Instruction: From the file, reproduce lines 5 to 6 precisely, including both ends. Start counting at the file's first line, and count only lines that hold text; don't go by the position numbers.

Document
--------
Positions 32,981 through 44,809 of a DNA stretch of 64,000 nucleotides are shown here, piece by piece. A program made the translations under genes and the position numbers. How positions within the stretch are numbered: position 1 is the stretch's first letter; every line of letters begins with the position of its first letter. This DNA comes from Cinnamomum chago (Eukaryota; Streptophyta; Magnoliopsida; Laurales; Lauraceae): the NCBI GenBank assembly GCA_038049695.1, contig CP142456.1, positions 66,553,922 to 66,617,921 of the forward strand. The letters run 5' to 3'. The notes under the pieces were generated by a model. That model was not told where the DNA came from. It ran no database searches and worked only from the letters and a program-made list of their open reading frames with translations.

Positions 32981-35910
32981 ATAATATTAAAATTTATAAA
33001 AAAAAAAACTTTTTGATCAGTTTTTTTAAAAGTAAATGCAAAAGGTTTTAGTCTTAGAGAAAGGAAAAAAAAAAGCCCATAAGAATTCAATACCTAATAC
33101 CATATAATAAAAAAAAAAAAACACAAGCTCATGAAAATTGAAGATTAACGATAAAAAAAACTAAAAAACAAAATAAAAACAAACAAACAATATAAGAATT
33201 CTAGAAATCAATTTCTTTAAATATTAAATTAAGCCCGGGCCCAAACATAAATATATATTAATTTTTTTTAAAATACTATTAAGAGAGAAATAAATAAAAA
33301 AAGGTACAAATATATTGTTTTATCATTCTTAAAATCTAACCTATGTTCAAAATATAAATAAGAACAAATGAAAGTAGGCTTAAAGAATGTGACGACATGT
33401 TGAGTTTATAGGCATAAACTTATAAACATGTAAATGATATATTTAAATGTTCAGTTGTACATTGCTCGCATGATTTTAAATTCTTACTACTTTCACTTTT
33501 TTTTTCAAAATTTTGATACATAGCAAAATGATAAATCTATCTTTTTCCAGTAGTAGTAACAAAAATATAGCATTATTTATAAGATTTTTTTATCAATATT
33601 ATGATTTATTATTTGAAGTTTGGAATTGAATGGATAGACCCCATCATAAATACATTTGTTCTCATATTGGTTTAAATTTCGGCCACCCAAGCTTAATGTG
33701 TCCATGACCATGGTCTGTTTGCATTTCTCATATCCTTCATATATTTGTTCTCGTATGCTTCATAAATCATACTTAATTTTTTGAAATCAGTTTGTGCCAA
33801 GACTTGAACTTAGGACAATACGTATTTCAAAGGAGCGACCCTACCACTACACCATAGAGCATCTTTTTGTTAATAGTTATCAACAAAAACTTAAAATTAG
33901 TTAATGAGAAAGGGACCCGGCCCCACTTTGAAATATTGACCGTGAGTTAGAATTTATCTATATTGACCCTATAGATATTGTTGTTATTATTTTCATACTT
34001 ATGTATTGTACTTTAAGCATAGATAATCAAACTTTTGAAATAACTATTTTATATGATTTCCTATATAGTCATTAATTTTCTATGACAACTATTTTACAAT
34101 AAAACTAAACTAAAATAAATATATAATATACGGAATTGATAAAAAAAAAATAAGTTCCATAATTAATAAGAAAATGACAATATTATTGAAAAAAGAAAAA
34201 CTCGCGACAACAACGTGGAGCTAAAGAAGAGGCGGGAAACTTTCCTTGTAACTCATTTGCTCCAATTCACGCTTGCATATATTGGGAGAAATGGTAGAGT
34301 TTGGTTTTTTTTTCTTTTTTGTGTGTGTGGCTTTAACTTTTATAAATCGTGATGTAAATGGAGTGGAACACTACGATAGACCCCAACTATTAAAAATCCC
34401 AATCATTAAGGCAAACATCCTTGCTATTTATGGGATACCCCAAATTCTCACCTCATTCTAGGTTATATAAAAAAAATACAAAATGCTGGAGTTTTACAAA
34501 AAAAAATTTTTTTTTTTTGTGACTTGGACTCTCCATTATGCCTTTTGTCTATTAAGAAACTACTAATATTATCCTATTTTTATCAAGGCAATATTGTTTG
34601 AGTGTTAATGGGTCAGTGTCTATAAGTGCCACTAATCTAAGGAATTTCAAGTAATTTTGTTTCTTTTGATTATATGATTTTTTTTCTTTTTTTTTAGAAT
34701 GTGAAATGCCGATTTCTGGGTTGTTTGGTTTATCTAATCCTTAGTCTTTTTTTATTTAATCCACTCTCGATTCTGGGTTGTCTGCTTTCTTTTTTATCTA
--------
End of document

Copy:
33101 CATATAATAAAAAAAAAAAAACACAAGCTCATGAAAATTGAAGATTAACGATAAAAAAAACTAAAAAACAAAATAAAAACAAACAAACAATATAAGAATT
33201 CTAGAAATCAATTTCTTTAAATATTAAATTAAGCCCGGGCCCAAACATAAATATATATTAATTTTTTTTAAAATACTATTAAGAGAGAAATAAATAAAAA